Sneaker culture in the beginning of the mid-2000s is said to be one of the beginnings of hypebeast culture itself (Fullon, 2015). Sneaker culture is the primary force to which hypebeast culture has become what it is today. Since hypebeast culture carries over multiple aspects of sneaker culture; it is important to understand how hypebeast culture evolved from sneaker culture to become its own rather than being a tag with a negative connotation that has carried itself with the culture till this day. The cultural content and spirituality of sneaker culture is embedded within the sneakers themselves based of variables such as the brand of the sneaker, the specific colour-way, the historical context, and the rarity of the sneaker. These variables in turn determine the spirituality of the individual within sneaker culture, which arguably is a hierarchy based spirituality system where certain sneakers acquired have a higher value. The higher value associated with the sneaker brings higher spirituality that attracts others within the culture as well as places them on a higher spot on the hierarchy. Everyone within sneaker culture labels themselves as a “sneaker collector” or “sneaker head’ regardless of the size of their collection, but their place in the hierarchy of sneaker collectors is determined by the size of their collection and the number of rare sneakers within it. Most importantly, sneaker culture’s success has come from celebrities’ influencing what is popular, and influencing the identities of sneaker collectors (Boden, 2006). Sneaker conventions, which can be compared to churches, allows for a gathering of sneaker collectors to see what is new and great in the culture, displaying the newest or rarest sneakers to different speakers talking about history or current developments. Here, there is a flow of cultural content, and an opportunity. Further, we see how celebrity influence from the mainstream has allowed hypebeast culture to evolve and become its own popular culture encompassing the cultures from which it started. Essentially, hypebeast culture retains most of the sneaker culture blueprint but the evolution of the culture has expanded its cultural content, medium, and access on a global scale.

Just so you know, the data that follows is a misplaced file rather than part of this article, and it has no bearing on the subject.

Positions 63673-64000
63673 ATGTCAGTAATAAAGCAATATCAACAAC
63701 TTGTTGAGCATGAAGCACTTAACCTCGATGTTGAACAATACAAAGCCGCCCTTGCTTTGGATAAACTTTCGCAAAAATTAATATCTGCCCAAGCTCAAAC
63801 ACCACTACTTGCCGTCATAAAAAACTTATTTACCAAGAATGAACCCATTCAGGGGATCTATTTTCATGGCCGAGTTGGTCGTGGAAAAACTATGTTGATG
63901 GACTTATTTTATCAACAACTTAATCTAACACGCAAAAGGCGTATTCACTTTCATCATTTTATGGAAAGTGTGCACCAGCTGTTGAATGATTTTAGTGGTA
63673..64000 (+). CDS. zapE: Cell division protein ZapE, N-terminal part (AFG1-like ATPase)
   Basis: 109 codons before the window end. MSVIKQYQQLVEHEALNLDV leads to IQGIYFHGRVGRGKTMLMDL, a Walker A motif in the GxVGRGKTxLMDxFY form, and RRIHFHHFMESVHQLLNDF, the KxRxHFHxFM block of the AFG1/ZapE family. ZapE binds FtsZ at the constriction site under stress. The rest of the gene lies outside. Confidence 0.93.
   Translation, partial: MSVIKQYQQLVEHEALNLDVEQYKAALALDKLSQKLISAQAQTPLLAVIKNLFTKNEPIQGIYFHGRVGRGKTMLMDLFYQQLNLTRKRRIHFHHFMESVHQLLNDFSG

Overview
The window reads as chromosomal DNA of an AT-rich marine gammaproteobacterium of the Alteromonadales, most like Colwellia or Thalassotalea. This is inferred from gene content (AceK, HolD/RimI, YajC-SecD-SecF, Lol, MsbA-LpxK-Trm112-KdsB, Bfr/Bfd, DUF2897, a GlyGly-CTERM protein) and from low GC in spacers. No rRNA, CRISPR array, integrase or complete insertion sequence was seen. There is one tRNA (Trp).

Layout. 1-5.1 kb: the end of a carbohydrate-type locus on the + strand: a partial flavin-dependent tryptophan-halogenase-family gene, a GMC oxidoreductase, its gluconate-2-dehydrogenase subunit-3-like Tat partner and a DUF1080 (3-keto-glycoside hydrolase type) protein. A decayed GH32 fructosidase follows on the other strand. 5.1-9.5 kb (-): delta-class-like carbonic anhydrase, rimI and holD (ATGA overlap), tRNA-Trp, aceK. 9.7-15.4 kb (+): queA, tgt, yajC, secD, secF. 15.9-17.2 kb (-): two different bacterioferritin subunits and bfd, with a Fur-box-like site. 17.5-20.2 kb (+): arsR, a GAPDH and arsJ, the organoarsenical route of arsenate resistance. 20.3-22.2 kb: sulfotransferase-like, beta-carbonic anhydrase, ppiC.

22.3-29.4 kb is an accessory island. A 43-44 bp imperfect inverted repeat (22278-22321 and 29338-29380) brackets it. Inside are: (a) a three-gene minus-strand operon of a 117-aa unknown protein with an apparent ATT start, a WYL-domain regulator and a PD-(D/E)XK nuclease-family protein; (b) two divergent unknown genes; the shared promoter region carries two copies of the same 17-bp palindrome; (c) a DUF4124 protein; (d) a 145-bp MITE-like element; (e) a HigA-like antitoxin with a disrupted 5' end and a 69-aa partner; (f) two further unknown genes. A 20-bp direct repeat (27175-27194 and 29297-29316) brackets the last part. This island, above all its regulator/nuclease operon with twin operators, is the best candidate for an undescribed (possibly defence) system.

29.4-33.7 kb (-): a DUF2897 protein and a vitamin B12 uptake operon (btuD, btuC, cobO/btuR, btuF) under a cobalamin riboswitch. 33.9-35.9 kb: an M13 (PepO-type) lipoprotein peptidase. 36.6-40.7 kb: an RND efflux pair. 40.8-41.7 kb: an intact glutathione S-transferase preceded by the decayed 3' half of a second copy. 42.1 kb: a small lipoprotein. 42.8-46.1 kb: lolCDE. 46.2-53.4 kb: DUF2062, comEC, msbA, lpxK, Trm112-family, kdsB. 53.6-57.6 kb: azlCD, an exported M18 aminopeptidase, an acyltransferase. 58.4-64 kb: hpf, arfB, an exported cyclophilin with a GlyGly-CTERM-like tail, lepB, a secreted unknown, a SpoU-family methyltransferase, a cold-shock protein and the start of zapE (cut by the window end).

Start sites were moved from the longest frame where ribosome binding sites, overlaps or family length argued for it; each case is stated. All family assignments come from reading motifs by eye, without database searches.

What drives the HypeBeast Culture?